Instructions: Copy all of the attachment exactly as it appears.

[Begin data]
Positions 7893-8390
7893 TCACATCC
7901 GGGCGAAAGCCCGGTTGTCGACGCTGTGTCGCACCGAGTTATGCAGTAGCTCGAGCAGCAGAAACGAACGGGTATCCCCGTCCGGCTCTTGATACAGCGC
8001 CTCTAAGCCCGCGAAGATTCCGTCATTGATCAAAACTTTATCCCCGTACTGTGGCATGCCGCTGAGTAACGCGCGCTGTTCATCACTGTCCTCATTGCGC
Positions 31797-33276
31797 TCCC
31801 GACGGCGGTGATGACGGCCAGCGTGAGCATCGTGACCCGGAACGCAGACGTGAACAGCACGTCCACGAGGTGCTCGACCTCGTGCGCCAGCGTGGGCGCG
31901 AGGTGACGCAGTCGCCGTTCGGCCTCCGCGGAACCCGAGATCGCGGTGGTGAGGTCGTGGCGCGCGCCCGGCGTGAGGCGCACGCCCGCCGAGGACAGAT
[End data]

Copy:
Positions 7893-8390
7893 TCACATCC
7901 GGGCGAAAGCCCGGTTGTCGACGCTGTGTCGCACCGAGTTATGCAGTAGCTCGAGCAGCAGAAACGAACGGGTATCCCCGTCCGGCTCTTGATACAGCGC
8001 CTCTAAGCCCGCGAAGATTCCGTCATTGATCAAAACTTTATCCCCGTACTGTGGCATGCCGCTGAGTAACGCGCGCTGTTCATCACTGTCCTCATTGCGC
Positions 31797-33276
31797 TCCC
31801 GACGGCGGTGATGACGGCCAGCGTGAGCATCGTGACCCGGAACGCAGACGTGAACAGCACGTCCACGAGGTGCTCGACCTCGTGCGCCAGCGTGGGCGCG
31901 AGGTGACGCAGTCGCCGTTCGGCCTCCGCGGAACCCGAGATCGCGGTGGTGAGGTCGTGGCGCGCGCCCGGCGTGAGGCGCACGCCCGCCGAGGACAGAT